MMFF review: Fantasy turns into a real nightmare in ‘Fan Girl’

‘Fan Girl’ stars Paulo Avelino and promising new actress Charlie Dizon. The movie tackles the theme of unhealthy obsession. Black Sheep

Most Hollywood films about obsessed fans like “The Fan” (1981) to “Misery” (1991) have the fan turn psycho against the object of their idolatry. The opposite seems to be true among Filipino films about such fans. In Lino Brocka’s “Bona” (1980), the titular Bona (Nora Aunor) was willing to become the personal slave of her idol, movie bit player Gardo (Phillip Salvador). Antoinette Jadaone’s “Fan Girl” (2020) is more of Bona’s kindred spirit.

Jane (Charlie Dizon) was a 16-year-old high school student who was an obsessed fan of movie star Paulo Avelino (Paulo Avelino). She knew every little detail about his biography and career, and she was proud of it. She admired his good looks, his acting talent (like how he could shed tears on cue, or how he could thrill his fans in romantic scenes).

After one mall show where Paulo and screen partner Bea Alonzo promoted their latest film, Jane had the impulsive idea to stow away at the back of Paulo’s pickup truck, not expecting that he would be driving out of town to an old house in a remote barrio. Her exciting close encounter with her movie idol was about to take a turn she never would have expected.

Charlie Dizon, 24, may be a newcomer in films, but she did not show any nerves in her daring performance here. She was able to pull off the challenge of convincingly playing a street-smart precocious teenage girl, yet still maintaining her character’s innocence and vulnerability. This film was the story of Jane’s coming of age by way of a tough and traumatic experience of coming to one’s senses, and Dizon had our empathy all the way.

Paulo Avelino was gutsy to play an actor with his name, trusting that the viewers will know how to distinguish the rascal Paulo Avelino onscreen from him. As expected of him from his previous roles, Avelino did not hold back from playing an unsavory character and he went all out to play this foul-mouthed drug-addict creep, the total antithesis of his public showbiz persona. Paulo was a despicable character and Avelino made sure that we hated him.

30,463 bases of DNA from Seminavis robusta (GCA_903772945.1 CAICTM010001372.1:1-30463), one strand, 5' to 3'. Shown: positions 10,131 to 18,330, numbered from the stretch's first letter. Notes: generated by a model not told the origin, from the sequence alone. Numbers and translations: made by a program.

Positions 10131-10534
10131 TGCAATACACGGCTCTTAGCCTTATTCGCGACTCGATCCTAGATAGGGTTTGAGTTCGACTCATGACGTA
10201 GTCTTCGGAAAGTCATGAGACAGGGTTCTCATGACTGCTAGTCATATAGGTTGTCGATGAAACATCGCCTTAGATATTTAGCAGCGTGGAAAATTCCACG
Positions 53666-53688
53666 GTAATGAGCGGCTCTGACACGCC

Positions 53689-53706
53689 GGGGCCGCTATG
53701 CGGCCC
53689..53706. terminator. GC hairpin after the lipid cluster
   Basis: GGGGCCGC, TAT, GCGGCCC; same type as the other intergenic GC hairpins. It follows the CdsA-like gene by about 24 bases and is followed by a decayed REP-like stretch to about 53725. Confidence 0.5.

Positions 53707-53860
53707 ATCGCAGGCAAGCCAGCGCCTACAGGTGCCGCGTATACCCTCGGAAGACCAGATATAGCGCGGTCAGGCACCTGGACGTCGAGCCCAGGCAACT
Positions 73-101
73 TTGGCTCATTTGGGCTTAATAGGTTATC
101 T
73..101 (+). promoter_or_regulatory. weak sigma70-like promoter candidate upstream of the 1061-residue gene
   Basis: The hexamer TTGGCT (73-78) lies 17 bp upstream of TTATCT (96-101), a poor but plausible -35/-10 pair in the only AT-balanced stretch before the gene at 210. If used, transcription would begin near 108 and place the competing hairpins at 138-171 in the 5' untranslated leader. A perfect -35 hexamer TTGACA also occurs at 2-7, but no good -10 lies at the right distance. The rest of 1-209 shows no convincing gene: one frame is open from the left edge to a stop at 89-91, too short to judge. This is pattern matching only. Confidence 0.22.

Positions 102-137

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The title may have suggested a rom-com between a movie idol and his number one fan. Certainly the first few scenes felt that way, being so light and breezy as the camera followed Jane from her school to the mall show into the pickup. En route along the expressway, Paulo took a roadside bathroom break. That naughty scene involving frontal nudity was the first clue that this was not going to be as wholesome as one would initially think it would be.

Rated R-16, this was an uncomfortable film to watch as it dealt with so much inappropriate behavior of a male adult towards a female minor. Writer-director Jadaone delved full-on into disturbing psychological horror as Jane’s whimsical fantasy turned into a real nightmare. By calling out abuse of all forms against women, from simple catcalling to outright rape, the film evolved further to be potent statement against misogyny.

“Fan Girl” is nominated for 9 MMFF awards: Picture, Director (Jadaone), Screenplay (Jadaone), Actor (Avelino), Actress (Dizon), Cinematography (Neil Daza), Editing (Benjamin Tolentino), Sound (Vincent Villa) and Musical Score (Teresa Barrozo).

This review was originally published in the author’s blog, “Fred Said.”

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Credit belongs to : www.abs-cbn.com

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